Just Do It

Nike was a struggling company before it’s iconic slogan, “Just do it!” was adopted. Most people don’t know that the slogan was inspired by the 1970s famous killer Gary Gilmore. Gary was executed by Utah state and was asked if he had any final words. He said, “Let’s do this.” Dan Wieden, founder of an ad agency, was from the same town as Gilmore. He adapted Gilmore’s phrase to “Just do it” and presented it to Nike in 1988. The slogan saw instant success and catapulted the company to an over 1,000% increase in sales.

Obviously it was the message, and not the origin, that inspired people. It’s only three words but the slogan was brilliantly coupled with star athletes and inspired ordinary people to go out and do extraordinary things. Thirty-three years after the slogan was introduced, Nike still enjoys global success and has stood the test of time. Last year Nike’s revenue was $37.4 billion. The simplicity of the messaging is what has worked well with Nike. When messages are too broad, too wordy, or too ambiguous, it leaves people unmotivated or confused.

Jesus’ final words can be summed up into a very clear message: Go make disciples. It’s a message that inspired his disciples to do great things for the kingdom of God. In Acts 1 Jesus ascended into heaven right before his disciples’ very eyes. His message to “Go make disciples” was reinforced at his ascension: “But you will receive power when the Holy Spirit has come upon you, and you will be my witnesses in Jerusalem and in Judea and Samaria, and to the end of the earth” (Acts 1:8 ESV).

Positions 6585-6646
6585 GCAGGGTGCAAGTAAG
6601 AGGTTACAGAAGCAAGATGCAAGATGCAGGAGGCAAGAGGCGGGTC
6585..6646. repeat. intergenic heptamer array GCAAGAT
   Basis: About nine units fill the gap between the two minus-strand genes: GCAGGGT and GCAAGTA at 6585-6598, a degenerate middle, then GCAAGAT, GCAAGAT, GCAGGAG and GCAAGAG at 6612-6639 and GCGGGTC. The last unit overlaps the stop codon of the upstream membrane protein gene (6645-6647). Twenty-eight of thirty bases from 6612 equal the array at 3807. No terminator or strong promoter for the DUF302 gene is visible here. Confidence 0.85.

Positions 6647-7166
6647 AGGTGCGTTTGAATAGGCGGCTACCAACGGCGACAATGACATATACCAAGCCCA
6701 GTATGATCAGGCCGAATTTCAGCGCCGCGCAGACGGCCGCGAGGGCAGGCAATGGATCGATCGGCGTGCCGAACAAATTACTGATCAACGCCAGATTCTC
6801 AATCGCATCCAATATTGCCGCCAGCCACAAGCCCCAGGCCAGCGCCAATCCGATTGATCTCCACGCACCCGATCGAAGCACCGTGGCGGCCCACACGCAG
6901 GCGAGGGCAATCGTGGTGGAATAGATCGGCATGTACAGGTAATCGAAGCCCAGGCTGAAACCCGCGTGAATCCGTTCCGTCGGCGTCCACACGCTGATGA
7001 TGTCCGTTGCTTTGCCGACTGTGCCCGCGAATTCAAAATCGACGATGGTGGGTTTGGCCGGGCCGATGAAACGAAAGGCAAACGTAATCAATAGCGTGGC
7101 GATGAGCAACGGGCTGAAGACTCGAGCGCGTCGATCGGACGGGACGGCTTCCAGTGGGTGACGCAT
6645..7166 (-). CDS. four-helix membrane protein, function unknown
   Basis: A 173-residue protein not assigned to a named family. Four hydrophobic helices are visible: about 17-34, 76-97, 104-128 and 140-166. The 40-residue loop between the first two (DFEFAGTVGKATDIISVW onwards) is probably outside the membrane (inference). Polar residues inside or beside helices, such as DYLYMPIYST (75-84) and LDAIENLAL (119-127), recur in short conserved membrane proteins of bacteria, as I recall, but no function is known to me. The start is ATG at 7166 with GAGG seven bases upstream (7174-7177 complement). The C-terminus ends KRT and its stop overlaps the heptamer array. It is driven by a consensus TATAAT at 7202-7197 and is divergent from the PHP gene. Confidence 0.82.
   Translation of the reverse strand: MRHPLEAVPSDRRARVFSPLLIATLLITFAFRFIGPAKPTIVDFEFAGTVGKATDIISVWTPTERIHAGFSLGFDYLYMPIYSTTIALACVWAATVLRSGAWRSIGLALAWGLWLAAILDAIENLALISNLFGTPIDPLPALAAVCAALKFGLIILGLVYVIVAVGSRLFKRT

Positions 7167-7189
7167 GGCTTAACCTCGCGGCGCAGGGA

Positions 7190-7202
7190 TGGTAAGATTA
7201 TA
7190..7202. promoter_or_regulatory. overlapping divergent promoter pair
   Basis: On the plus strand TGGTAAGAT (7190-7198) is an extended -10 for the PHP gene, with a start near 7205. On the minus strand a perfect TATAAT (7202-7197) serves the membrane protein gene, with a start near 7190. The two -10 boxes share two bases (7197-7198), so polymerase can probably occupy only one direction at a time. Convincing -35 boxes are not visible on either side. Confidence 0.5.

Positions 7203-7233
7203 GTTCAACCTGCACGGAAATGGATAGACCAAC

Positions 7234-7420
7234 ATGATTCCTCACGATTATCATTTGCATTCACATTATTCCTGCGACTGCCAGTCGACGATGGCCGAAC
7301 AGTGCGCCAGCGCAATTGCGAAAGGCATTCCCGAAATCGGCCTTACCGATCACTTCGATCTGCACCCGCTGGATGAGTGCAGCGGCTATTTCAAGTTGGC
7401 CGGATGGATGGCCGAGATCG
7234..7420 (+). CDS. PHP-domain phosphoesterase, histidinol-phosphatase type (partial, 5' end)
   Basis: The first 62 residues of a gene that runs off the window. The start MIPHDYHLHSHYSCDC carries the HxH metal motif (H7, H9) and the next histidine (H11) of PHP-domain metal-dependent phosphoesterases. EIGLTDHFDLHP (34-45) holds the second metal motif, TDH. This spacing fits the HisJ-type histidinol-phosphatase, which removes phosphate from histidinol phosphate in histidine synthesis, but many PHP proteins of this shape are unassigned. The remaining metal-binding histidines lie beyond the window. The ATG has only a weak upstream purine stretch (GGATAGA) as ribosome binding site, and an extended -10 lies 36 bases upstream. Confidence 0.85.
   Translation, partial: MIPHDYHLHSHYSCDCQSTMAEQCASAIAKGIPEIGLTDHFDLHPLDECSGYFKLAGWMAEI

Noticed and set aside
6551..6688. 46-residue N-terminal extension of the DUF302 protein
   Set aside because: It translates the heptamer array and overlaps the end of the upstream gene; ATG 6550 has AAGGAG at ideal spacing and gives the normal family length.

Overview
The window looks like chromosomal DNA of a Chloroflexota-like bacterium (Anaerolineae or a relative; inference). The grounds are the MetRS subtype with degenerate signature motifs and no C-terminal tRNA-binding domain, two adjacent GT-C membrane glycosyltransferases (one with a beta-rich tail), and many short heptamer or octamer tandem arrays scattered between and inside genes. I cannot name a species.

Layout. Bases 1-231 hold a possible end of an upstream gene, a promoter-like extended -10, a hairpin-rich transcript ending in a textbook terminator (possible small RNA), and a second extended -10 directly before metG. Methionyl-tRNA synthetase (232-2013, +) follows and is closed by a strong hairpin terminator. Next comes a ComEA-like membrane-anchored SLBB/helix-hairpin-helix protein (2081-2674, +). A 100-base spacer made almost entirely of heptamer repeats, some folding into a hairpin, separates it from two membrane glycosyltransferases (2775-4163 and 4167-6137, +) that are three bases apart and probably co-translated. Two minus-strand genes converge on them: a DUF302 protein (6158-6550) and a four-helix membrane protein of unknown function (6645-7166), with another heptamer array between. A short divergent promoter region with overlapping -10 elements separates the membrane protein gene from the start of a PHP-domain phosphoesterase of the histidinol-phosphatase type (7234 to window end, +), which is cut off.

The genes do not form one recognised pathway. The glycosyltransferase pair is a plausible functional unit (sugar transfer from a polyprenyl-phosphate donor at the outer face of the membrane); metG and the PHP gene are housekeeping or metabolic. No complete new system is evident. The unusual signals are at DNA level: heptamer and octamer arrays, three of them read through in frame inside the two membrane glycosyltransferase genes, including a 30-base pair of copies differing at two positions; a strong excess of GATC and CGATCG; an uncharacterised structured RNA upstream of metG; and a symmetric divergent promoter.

As the disciples stood there, staring at the place where Jesus had just stood, two angels reminded them of their mission to go make disciples: “Men of Galilee, why do you stand looking into heaven?” (vs. 11). They went to Jerusalem after the ascension and the 11 apostles were with the Galilean women, Mary the mother of Jesus, and his brothers. They were devoted to prayer and very shortly after appointed a twelfth apostle. From there, they began accomplishing the charge to “Go make disciples.” The church began to grow because there was a very focused charge to get to work!

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